Undergraduate Honors Theses

Thesis Defended

Spring 2017

Document Type

Thesis

Type of Thesis

Departmental Honors

Department

Psychology

First Advisor

Tim Curran

Second Advisor

Alice Healy

Third Advisor

Lakshmi Lalchandani

Fourth Advisor

Eliana Colunga

Fifth Advisor

Nabilah Carlon

Abstract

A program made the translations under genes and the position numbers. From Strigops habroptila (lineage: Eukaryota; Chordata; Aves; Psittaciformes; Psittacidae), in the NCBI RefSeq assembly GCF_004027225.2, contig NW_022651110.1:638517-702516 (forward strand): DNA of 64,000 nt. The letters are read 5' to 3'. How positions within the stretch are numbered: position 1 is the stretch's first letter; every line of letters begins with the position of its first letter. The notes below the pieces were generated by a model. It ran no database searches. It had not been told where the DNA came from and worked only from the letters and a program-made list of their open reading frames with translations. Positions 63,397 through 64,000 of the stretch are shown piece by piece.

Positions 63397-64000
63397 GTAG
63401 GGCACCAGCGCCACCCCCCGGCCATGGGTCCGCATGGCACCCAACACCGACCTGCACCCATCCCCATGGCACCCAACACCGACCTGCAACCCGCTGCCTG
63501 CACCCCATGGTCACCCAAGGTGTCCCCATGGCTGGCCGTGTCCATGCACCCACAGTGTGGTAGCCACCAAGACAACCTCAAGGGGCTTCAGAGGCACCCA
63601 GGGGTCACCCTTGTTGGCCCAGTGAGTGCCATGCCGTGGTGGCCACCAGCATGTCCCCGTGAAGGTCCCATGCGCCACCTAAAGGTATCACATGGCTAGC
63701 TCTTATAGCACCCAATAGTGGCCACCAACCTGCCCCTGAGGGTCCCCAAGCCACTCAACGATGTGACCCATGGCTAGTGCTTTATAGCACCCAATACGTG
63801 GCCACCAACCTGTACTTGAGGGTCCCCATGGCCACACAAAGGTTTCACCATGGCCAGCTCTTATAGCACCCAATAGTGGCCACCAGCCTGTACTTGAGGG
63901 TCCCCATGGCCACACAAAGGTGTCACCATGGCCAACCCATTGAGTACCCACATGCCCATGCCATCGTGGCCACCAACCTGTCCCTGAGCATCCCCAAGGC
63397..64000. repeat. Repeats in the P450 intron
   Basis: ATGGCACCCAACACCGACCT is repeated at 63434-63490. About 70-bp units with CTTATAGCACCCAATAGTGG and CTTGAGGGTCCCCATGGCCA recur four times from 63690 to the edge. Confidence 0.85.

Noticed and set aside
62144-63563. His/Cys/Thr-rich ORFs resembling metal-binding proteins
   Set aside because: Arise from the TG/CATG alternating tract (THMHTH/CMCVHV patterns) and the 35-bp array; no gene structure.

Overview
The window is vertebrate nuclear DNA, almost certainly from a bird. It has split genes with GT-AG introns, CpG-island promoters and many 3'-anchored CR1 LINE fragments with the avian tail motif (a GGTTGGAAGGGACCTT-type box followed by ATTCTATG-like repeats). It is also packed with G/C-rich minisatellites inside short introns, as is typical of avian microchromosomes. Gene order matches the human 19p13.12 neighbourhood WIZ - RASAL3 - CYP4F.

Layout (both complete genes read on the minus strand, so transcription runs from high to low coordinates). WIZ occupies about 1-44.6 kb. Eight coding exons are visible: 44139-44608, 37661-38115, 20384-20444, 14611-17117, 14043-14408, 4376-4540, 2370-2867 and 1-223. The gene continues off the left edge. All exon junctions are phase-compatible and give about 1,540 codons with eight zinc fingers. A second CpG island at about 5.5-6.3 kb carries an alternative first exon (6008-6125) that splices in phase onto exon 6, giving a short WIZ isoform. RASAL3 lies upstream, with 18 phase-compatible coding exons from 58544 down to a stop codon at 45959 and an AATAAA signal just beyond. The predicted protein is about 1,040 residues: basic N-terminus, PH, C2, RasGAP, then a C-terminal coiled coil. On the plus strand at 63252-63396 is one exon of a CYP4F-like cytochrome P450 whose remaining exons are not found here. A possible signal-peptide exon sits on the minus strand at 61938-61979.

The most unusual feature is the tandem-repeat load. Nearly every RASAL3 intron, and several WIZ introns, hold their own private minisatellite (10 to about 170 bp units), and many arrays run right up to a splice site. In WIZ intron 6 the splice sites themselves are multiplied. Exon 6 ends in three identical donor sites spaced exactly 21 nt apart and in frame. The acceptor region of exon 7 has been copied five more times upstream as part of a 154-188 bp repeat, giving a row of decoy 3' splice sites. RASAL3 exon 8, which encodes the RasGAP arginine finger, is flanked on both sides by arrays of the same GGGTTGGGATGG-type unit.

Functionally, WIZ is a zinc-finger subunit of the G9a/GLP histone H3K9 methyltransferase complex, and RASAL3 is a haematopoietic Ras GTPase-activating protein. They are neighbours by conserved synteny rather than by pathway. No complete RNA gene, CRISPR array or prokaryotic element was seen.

As the educational system attempts to incorporate technology into the daily regimen, controversy over technology’s impact has escalated amongst students and teachers. This study researched the impact of longhand versus typed note-taking medium on test performance. Past research has discovered that longhand note taking of a video lecture outperforms typing notes for conceptual test questions (Mueller & Oppenheimer, 2014). In Experiment 1, the purpose was to examine how longhand note taking compares to typing notes from a textbook passage, and also the effects of taking notes versus only receiving notes to review. The participants read a textbook passage and either took longhand, laptop, or no notes of the passage. Before taking the posttest, participants reviewed notes they created, or received from past participants. A surprising result occurred in which all subjects had similar factual and conceptual test performance, regardless of the note-taking medium. Experiment 2 was later created to examine if taking or receiving notes had any effect on test improvement, by having a no-note control group only read the passage. Even though this group did not create or receive notes, there was no difference in test scores compared to subjects who created notes, implying that test improvement was mainly due to reading the passage. However, subjects who received typed notes had a higher factual test performance than the control group, which signifies the value of receiving verbatim notes for learning factual information.

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